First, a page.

At a glance: Sao Tome and Principe

On the beaches of São Tomé , danger in the water

UNICEF Image
© UNICEF/Kent Page
A 7-year-old cholera survivor, Jordiney, and his mother, Gimé, in Praira Lochinga, São Tomé, a village hit hard by the cholera epidemic.

By Kent Page

PRAIA LOCHINGA, São Tomé and Príncipe, 6 February 2006 – Jordiney’s mother Gimé said her young son felt fine in the morning.

“Jordiney went to school, but when he came home at night he said his stomach was hurting,” Gimé lamented. I had to go to the market and when I came back, he was lying on the ground vomiting, and he had diarrhoea. His eyes had turned white, and I thought he was dying. We had heard a lot about cholera on the radio, so I knew his life was really in danger.”

Gimé is speaking under the cooling shade of a large ‘carroceiro’ tree in the small fishing village of Praia Lochinga, which lies just 25 metres from one of São Tomé’s beautiful beaches. This poor community – made up of tiny 2-room clapboard huts  built closely together on short wooden stilts – divides the turquoise-blue ocean from the runway of the country’s international airport, where well-heeled tourists arrive every week to vacation in the sun. It’s just one of several marginalized coastal and isolated mountain villages in São Tomé that have been hard-hit by the country’s cholera epidemic. Since October 2005, 153 cholera cases have been reported in Praia Lochinga alone, and throughout the country, 2,367 cholera cases and 35 deaths have been confirmed over the same period.

UNICEF Image
© UNICEF/ HQ97-1189/Giacomo Pirozzi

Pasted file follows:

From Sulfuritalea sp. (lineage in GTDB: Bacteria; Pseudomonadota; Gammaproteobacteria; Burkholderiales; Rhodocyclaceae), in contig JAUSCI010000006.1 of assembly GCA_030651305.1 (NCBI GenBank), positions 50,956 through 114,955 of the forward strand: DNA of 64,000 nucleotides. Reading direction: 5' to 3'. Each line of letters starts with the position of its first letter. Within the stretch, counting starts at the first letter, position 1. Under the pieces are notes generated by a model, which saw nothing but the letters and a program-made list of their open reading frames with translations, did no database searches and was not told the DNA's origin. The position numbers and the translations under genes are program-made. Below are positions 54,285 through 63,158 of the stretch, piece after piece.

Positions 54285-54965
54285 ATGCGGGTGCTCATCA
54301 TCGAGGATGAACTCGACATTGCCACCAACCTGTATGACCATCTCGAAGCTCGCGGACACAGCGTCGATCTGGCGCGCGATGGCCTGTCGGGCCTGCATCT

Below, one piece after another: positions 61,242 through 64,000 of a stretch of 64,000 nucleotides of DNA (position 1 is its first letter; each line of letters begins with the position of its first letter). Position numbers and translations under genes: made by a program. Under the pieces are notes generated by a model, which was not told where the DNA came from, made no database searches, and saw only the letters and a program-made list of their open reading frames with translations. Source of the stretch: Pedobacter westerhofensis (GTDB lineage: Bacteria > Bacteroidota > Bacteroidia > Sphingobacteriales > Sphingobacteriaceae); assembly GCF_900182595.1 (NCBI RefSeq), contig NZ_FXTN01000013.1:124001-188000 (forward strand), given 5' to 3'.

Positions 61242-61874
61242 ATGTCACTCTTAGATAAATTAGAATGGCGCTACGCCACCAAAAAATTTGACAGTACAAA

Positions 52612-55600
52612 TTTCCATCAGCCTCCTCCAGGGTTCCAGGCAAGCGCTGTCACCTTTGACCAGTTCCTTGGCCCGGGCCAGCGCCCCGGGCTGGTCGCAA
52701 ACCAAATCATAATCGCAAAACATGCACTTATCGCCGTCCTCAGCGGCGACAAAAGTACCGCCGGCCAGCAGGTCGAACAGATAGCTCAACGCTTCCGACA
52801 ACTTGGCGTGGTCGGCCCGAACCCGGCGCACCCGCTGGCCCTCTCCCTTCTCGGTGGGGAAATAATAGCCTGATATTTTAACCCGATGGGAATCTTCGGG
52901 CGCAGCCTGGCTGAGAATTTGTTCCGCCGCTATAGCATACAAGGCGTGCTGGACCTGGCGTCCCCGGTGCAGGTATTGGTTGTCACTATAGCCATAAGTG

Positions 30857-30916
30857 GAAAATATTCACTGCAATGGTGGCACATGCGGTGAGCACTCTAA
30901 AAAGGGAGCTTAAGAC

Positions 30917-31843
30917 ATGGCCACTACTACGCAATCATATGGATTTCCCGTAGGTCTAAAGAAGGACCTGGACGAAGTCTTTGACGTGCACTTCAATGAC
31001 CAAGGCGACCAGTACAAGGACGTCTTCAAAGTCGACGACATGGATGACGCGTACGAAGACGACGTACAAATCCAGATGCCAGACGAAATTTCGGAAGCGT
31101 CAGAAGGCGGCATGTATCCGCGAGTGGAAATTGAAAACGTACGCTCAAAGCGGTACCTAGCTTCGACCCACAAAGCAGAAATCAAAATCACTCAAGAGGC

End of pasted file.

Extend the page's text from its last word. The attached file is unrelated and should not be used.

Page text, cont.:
A 9-year-old boy drinks water running from an outdoor tap into his cupped hands at a water point near the village of Boa Marte on the island of São Tomé.

“Jordiney was so sick and weak, but we were lucky,” said Gimé. “Another child was also sick with cholera in the village and a vehicle was just leaving to take her to the health clinic. They took us with them and we stayed there for 5 days.”

Jordiney, 7, was treated with medicines and given oral rehydration salts dissolved in water until the diarrhoea and vomiting stopped. He lost plenty of weight, but is now feeling stronger.

“I’ve taught my children how to avoid doing things that might make them sick,” Gimé said intently. “Today, I have the cleanest children and the cleanest house in the neighbourhood. I don’t want them to get sick from cholera again!”

UNICEF Image
© UNICEF/ HQ97-1192/Giacomo Pirozzi
A woman spoon-feeds a solution of oral rehydration salts to her sick grandson – who sits in her lap holding the empty packet – following an oral rehydration therapy demonstration at the Proteccao Materno Infantil health centre in the town of São Tomé.

UNICEF is working closely with the government and development partners to halt São Tomé and Príncipe’s ongoing cholera epidemic, through field interventions targeting vulnerable villages and communities like Praia Lochinga. Practical measures being taken to end the cholera epidemic include: the provision of safe drinking water and improved sanitation facilities; community-based sensitization on personal and collective safe hygiene and sanitation practices; and mass media campaigns to inform communities about cholera prevention, identification and treatment.

“Because of the radio programs, we’re aware of cholera symptoms – and we do what we can to prevent it. But it’s not easy,” says Gimé. “There were no latrines here, so our beach has always been our toilet. But the beach is also where the children play, where we clean our fish and bathe. But now, I store clean water in my house and boil it before we drink or cook. I keep the inside and outside of my house tidy to keep flies away and make sure we wash ourselves with clean water.”

Jonathan Schienberg contributed to this story.


 

 

Related links

São Tomé and Príncipe: Containing a cholera outbreak

Common water and sanitation-related diseases

New enhanced search